More Doubts On China

A couple of days ago I wrote a post questioning China’s first quarter growth numbers. Judging from the comments on Seeking Alpha where it was picked up, there are few people who share my skepticism when it comes to that country’s future as an economic power. 

But I’ll soldier on as the WSJ had a brief article yesterday that mirrors my doubts to some degree. The article points out the fundamental flaw in the economic data coming out of that country and the longer-term impediments to growth.

Economists are roundly cheerful about China’s worst quarterly economic performance in nearly 20 years.

The 6.1% rise in first-quarter gross domestic product, way down from the double-digit levels of recent years, does belie some encouraging signs for the economy.

Manufacturing output, up 8.3% on the year in March, is growing at a healthy clip again. A range of indicators, from rebounding car sales to faster fixed-asset investment growth, all look positive.

In sum, a belief that the past three months represents the trough of China’s slowdown has taken hold — with credit due to last autumn’s $586 billion fiscal stimulus and a surge in lending from state-owned banks, mainly to state-owned enterprises.

Now the debate among economists is becoming more alphabetical. Is this recovery V-shaped, with China set to return quickly to the high-level growth of recent years? Or is it more W-shaped, as a government spending-led recovery this year peters out and China’s longer term structural issues resurface?

The risk in Beijing’s spending-and-lending stimulus measures is of an eventual, large misallocation of resources.

That the state-owned sector is driving the recovery is clear. There are two purchasing managers’ indexes in China: The one that reflects activity among state-owned enterprises is now in positive territory, while the private-sector-weighted index, calculated by CLSA Asia Pacific Markets, is still contracting.

Optimists argue Beijing’s stimulus spending via state companies will have a multiplier effect on the rest of the economy. For that to happen, it is important that it helps to stimulate consumer spending, which accounts for less than 40% of GDP, compared with about 70% in the U.S. So far, and China’s data here aren’t the best, the results on that front are mixed. Also, unemployment is rising and deflation is a danger. Prices have fallen for two months in a row, something that could discourage household outlays.

In my post, I said that I had trouble with the credibility of the data that comes out of China. The fact that there are two purchasing managers indexes in China makes me more certain that the numbers are suspect. That aside, the more important point is that the Chinese economy has to have demand from the West to sustain any long-term prosperity. Domestic consumption is chronically weak and attempts to change ingrained behavior run into the rude realities of the uncertainty of life in the country.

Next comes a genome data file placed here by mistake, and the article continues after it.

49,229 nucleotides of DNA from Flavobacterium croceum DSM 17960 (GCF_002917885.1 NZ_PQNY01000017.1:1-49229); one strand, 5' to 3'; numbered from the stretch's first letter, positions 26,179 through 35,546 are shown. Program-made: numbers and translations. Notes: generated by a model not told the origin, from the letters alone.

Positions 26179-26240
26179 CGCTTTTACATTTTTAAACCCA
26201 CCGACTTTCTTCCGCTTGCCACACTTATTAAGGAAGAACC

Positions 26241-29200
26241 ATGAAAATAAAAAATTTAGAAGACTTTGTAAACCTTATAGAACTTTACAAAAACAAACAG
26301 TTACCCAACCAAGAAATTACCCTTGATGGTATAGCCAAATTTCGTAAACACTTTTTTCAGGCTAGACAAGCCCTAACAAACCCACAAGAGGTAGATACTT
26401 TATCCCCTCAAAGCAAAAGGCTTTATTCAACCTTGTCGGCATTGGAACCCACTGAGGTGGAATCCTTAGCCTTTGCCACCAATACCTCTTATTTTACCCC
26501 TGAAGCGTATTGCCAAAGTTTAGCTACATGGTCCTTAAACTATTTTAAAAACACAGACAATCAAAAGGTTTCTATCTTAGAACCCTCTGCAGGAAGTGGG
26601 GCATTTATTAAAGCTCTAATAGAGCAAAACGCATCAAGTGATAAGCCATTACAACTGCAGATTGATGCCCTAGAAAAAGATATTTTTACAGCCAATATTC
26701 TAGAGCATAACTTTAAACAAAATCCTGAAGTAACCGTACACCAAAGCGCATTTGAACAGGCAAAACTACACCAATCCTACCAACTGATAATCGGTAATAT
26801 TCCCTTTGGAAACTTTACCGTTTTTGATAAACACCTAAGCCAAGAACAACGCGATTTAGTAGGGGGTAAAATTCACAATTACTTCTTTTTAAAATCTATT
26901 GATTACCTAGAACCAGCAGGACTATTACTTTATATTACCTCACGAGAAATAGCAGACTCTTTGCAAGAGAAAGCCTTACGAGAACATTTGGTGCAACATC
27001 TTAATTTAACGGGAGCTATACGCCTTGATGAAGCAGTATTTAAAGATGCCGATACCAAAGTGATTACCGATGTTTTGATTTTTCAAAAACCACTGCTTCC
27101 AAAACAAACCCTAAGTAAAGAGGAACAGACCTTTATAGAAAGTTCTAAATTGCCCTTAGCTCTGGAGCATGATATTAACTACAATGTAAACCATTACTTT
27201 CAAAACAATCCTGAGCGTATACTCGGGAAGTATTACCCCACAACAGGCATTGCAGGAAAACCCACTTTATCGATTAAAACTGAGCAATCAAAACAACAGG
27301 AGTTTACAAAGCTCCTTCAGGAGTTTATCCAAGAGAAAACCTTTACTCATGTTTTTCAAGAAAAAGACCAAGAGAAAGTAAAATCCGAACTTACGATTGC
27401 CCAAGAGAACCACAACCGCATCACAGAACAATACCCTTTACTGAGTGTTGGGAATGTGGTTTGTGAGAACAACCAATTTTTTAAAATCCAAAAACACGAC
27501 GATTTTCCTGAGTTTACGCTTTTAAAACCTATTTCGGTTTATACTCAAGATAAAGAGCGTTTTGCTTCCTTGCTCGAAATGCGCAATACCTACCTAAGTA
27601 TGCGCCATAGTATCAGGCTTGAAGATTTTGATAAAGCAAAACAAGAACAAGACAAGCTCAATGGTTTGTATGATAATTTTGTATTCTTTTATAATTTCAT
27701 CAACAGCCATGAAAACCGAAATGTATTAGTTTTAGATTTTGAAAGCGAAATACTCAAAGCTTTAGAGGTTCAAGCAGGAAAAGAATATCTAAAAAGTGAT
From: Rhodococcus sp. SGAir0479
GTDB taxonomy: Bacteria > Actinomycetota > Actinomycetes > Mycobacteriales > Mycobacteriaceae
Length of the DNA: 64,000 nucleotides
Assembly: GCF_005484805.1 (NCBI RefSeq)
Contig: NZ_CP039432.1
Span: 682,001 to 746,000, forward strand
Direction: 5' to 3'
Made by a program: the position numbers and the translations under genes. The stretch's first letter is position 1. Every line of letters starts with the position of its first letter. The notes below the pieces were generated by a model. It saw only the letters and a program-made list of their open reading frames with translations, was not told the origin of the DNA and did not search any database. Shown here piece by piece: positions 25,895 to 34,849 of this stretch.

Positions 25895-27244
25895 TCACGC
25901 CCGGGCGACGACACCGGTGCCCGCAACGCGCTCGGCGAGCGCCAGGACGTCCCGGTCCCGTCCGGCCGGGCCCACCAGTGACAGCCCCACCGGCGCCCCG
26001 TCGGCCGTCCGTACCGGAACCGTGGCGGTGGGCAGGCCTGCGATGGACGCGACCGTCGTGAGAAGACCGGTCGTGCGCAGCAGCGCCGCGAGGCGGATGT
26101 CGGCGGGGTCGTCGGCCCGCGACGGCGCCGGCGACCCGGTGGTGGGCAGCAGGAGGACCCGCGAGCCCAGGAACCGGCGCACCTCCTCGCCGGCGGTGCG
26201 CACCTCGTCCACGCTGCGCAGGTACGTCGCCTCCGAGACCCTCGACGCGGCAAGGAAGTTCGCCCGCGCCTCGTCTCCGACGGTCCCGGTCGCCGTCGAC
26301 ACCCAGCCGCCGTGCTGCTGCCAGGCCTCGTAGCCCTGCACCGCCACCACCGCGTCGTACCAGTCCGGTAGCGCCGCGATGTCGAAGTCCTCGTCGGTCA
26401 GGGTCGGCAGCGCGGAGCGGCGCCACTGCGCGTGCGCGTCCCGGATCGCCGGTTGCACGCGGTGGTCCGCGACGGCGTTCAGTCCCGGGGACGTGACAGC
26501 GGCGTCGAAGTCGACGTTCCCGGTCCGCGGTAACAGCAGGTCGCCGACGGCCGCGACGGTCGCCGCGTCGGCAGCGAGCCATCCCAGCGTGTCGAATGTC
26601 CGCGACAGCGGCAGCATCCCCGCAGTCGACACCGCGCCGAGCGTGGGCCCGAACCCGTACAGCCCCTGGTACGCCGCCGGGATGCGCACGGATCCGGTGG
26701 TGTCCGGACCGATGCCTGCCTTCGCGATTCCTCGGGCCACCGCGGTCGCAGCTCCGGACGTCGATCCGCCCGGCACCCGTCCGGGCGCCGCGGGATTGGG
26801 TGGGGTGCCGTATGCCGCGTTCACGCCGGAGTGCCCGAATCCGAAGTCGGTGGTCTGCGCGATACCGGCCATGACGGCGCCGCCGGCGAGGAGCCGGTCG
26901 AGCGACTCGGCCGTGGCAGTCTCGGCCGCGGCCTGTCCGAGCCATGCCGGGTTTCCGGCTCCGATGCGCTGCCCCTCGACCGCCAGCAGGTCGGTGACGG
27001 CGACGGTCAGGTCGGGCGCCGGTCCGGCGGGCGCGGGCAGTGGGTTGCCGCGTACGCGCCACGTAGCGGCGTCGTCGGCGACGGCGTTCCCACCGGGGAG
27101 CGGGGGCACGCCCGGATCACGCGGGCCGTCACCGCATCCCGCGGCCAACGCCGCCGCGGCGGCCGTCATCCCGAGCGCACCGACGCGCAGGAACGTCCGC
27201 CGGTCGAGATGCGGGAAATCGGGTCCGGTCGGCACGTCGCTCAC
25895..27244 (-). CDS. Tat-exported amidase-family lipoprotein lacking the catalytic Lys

The Chinese, however, seem sure of themselves. Following on the broadside of Premier Wen Jiabao delivered against the dollar in March when he suggested that reliance on it as the primary reserve currency needed to be reduced, he said today that the economic policies of countries that issue reserve currencies need to be closely supervised. He was kind enough to not mention the dollar specifically.  Again he called for a diversified international monetary system.

It’s a curious game he’s playing. I suspect a bit is just international politics. Testing the mettle of the new Obama administration. But it’s still a bit hard to figure. The yuan is not a freely convertible currency and by most measures is undervalued. The Chinese manage its value and it is the only currency among the major economies that does not float against the others. Lecturing others and calling for supervision of their monetary policies while pursuing self-serving interests is a bit over the top.

Make no mistake, I have great admiration for the manner in which the Chinese have developed their economy. They’re a major power and deserve a seat at any table. By the same token they have to recognize that responsibilities come with that seat. I’m not sure they’re ready for that.

China has some real heavy lifting to do if it wants to keep climbing the economic ladder. More transparency, a better legal structure, economic security for its citizens and a solution for its demographic time bomb are imperatives. They’ve shown a real talent for getting this far and they may well tackle these problems successfully. They may also be peaking.

more: here (WSJ article) and here (Reuters-Premier’s statement)

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